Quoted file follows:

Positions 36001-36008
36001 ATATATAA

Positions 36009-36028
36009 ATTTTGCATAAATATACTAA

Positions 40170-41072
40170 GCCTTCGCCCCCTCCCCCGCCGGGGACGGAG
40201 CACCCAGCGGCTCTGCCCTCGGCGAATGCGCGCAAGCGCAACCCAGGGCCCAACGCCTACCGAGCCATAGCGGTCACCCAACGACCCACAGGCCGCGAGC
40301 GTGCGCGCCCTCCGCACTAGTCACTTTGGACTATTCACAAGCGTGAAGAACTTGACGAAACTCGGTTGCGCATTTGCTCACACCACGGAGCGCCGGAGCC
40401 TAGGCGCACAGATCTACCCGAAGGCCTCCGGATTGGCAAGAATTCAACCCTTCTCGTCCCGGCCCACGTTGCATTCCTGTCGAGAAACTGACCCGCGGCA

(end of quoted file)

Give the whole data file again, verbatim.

Positions 36001-36008
36001 ATATATAA

Positions 36009-36028
36009 ATTTTGCATAAATATACTAA

Positions 40170-41072
40170 GCCTTCGCCCCCTCCCCCGCCGGGGACGGAG
40201 CACCCAGCGGCTCTGCCCTCGGCGAATGCGCGCAAGCGCAACCCAGGGCCCAACGCCTACCGAGCCATAGCGGTCACCCAACGACCCACAGGCCGCGAGC
40301 GTGCGCGCCCTCCGCACTAGTCACTTTGGACTATTCACAAGCGTGAAGAACTTGACGAAACTCGGTTGCGCATTTGCTCACACCACGGAGCGCCGGAGCC
40401 TAGGCGCACAGATCTACCCGAAGGCCTCCGGATTGGCAAGAATTCAACCCTTCTCGTCCCGGCCCACGTTGCATTCCTGTCGAGAAACTGACCCGCGGCA